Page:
Marcus Mariota enters the NFL as one of the most unique quarterbacks in the history of college football. Mastering the high speed, high tempo, blitz attack offense at Oregon, Mariota has a skill set which is unlike anyone currently under center playing on Sundays. Comparisons are hard with Mariota, simply because there isn’t anyone like him, and after the Tennessee Titans took the Honolulu native with the second overall pick in the 2015 NFL Draft it is going to be exciting to see how he develops as a professional passer.
Graphic via usatoday
Mariota was only a three star prospect coming out of high school with most recruiting services. This was due to the level of competition he was facing on a weekly basis and the fact that Mariota was hidden from the mainland scouts playing out in paradise. Many see the Oregon offense at work and assume it is a run first system where the quarterback is more of an athlete than a passer. While this has been true in the past with the likes of Dennis Dixon starting under center for the Ducks, Mariota quickly proved to be just as adept passing and running the ball.
Mariota was stunning consistent running the ball in his three years as a starter with the Ducks. At 6’4” and 222 pounds, Mariota is both taller and thicker than most people expect and he runs with a mix of power, speed and elusiveness which is uncommon at any position, let alone quarterback. Mariota rushed for between 715 and 770 yards in each of his three years, but he pushed up his rushing touchdown total from 5 in 2012 to 15 in 2014. That shows that year after year Mariota became more comfortable with the system and what was expected of him, especially around the goal line.
As a passer Mariota is astonishingly accurate. While the Oregon system is designed to get mismatches for their faster and more athletic players, it also requires a high level of accuracy and impeccable timing on both the underneath and intermediate throws for the system to work. Mariota completed 67% of his passes in college, throwing for 10,796 yards with 105 touchdowns and a ridiculous 14 interceptions. At one point he had an interception-less streak which lasted over a year before Scooby Wright III of Arizona made one of the greatest picks of all time, on a tipped ball, to end Mariota’s perfection. At the end of the 2014 season Mariota was named as the Heisman Trophy winner for that season.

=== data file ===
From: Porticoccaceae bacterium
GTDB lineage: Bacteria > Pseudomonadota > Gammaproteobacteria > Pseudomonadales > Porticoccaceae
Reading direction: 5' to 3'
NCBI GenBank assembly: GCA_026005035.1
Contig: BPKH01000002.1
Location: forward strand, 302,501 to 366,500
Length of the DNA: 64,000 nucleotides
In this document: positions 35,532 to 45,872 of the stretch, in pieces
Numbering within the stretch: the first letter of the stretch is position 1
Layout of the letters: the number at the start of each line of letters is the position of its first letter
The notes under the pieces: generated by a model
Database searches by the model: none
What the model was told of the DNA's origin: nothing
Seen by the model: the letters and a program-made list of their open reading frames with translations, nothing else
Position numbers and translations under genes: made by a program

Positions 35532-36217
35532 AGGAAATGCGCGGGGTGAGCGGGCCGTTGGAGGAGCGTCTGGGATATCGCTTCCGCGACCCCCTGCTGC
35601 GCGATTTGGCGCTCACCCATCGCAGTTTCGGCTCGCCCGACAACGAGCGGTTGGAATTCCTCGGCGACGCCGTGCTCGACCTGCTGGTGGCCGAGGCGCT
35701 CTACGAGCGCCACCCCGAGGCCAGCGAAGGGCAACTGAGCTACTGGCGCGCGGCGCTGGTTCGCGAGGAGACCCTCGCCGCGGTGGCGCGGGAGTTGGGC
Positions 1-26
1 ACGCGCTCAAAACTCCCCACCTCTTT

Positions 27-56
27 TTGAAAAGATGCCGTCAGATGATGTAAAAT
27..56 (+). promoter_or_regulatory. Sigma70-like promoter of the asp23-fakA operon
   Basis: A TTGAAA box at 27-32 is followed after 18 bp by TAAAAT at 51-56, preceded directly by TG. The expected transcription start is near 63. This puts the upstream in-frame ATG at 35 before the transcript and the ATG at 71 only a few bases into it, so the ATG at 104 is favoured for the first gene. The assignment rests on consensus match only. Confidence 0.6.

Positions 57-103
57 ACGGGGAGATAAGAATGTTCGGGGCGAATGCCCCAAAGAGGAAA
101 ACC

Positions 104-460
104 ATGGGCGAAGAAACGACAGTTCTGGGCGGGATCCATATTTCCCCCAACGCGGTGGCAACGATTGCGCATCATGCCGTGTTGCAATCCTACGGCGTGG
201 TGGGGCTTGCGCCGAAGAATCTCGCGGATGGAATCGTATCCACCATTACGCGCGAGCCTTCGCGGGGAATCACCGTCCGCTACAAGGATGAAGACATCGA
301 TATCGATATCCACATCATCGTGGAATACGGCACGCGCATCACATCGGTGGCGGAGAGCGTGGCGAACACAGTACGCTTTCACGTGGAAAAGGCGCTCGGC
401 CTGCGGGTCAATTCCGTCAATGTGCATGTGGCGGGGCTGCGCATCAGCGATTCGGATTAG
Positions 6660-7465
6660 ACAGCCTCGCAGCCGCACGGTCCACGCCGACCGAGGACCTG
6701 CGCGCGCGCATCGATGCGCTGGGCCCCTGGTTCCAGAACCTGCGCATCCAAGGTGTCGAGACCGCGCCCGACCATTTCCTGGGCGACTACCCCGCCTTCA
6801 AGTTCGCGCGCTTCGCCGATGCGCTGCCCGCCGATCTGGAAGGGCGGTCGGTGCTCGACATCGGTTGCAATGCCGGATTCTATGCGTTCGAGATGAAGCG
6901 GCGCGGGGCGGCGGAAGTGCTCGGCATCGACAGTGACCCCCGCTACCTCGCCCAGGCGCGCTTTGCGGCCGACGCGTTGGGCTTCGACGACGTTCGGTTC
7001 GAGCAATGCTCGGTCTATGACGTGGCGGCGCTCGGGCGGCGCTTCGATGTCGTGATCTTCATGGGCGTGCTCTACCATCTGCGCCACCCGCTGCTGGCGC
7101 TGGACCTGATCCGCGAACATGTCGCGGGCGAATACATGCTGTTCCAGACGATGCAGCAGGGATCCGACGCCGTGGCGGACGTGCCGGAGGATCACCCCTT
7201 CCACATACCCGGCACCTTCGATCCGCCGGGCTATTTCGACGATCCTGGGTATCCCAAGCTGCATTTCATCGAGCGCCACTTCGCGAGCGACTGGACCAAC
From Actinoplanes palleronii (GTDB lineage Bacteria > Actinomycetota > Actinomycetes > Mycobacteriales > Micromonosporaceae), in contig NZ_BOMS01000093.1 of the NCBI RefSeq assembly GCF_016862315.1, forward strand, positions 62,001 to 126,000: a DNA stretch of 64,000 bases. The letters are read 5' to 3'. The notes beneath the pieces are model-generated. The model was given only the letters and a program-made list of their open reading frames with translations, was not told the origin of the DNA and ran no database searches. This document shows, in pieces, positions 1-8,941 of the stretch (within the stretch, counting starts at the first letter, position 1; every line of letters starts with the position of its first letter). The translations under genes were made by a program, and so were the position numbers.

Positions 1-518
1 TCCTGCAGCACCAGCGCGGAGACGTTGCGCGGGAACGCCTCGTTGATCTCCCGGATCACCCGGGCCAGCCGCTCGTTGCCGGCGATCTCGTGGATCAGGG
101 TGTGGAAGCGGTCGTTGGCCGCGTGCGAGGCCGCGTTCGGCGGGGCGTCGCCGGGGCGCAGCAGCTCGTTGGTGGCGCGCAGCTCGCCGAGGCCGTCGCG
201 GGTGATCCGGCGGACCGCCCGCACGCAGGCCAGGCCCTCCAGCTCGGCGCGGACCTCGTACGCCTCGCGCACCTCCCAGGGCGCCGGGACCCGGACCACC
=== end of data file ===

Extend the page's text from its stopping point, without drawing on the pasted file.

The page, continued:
As a pro Mariota will have to rely more on his arm than his legs. There have been plenty of quarterbacks who have been found out as passers when asked to work out of the traditional NFL pocket, but Mariota has that proven accuracy which will set him apart if he can work on getting a feel for being a drop back passer. Mariota will be expected to extend plays within the Titans offense, giving his wideouts time to get open before firing strikes to them on the move.
Mariota has the ability to make Tennessee more dynamic from day one and the former college Consensus National Player of the year in 2014 has the potential to take the NFL by storm this fall.
Graphic via businessinsider